“a party may amend its pleading only with the opposing
party’s written consent or the court’s
leave.” Fed.R.Civ.P. 15(a)(2). The rules specify that
leave to amend “shall be freely given when justice so
requires.” Fed.R.Civ.P. 15(a)(2). This “liberal
rule” reinforces the “federal policy in favor of
resolving cases on their merits instead of disposing them on
technicalities.” Laber v. Harvey, 438 F.3d
404, 426 (4th Cir. 2006). As noted by the United States Court
of Appeals for the Fourth Circuit, Rule 15(a) ensures that
the “plaintiff [is] given every opportunity to cure a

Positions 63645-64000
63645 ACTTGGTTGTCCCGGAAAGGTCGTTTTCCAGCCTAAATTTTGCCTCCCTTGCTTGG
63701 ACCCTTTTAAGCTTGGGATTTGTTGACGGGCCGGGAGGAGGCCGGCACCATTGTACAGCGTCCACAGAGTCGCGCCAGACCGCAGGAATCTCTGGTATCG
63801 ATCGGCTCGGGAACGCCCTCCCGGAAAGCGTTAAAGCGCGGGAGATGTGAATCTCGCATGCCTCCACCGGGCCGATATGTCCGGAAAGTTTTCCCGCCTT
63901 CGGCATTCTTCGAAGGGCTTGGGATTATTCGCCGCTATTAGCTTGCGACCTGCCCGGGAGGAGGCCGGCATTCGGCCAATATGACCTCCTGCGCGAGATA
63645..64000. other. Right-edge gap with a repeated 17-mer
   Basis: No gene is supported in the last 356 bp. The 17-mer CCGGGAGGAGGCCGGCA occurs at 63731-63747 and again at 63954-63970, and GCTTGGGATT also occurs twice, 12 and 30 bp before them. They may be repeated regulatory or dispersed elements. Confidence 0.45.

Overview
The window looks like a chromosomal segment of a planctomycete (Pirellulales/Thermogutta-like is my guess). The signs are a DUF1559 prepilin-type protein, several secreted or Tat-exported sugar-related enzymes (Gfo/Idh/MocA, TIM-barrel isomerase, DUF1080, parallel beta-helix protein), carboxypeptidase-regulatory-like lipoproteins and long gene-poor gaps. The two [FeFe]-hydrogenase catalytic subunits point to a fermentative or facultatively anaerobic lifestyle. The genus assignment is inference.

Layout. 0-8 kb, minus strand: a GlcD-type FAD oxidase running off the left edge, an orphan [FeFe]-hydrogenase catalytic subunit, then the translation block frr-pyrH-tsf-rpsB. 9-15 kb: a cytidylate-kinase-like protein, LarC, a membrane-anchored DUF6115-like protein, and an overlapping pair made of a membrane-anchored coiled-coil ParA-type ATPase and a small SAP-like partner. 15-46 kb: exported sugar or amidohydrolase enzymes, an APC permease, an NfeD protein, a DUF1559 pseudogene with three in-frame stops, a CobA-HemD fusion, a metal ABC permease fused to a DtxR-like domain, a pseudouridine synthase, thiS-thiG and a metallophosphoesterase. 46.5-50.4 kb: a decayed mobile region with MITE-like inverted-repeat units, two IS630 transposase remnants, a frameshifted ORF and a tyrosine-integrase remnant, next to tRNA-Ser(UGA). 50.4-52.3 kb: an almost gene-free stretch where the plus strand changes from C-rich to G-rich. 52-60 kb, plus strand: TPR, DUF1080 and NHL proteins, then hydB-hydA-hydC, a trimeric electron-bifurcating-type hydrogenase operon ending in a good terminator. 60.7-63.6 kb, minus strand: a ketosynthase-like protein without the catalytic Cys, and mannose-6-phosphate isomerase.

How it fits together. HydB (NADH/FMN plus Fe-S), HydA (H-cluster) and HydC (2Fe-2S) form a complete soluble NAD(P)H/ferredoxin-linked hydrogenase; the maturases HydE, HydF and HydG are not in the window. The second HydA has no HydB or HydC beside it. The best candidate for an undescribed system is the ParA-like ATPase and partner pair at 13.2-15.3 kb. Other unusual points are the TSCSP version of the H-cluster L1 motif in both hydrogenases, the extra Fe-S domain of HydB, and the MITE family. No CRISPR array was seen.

formal defect in his pleading.” Ostrzenski v.
Seigel, 177 F.3d 245, 252–53 (4th Cir.1999)
(quoting 5A Charles Allen Wright & Arthur R. Miller,
Federal Practice & Procedure § 1357 (2d ed.
1990)). A court may deny leave to file an amended complaint
only when the amendment “would be prejudicial to the
opposing party, there has been bad faith on the part of the
moving party, or the amendment would be futile.”
Johnson v. Oroweat Foods Co., 785 F.2d 503, 509 (4th
Cir.1986) (citing Foman v. Davis, 371 U.S. 178, 182
case, Plaintiffs’ Amended Complaint is untimely under
Rule 15(a)(1)(B), as it was filed more than twenty-one days
after Defendants served the pending Motion to Dismiss under
Rule 12(b)(6). Plaintiffs’ Amended Complaint was
untimely even under the forgiving filing extensions granted
by this Court. Nevertheless, in light of Plaintiffs’
pro se status, this Court construes the Amended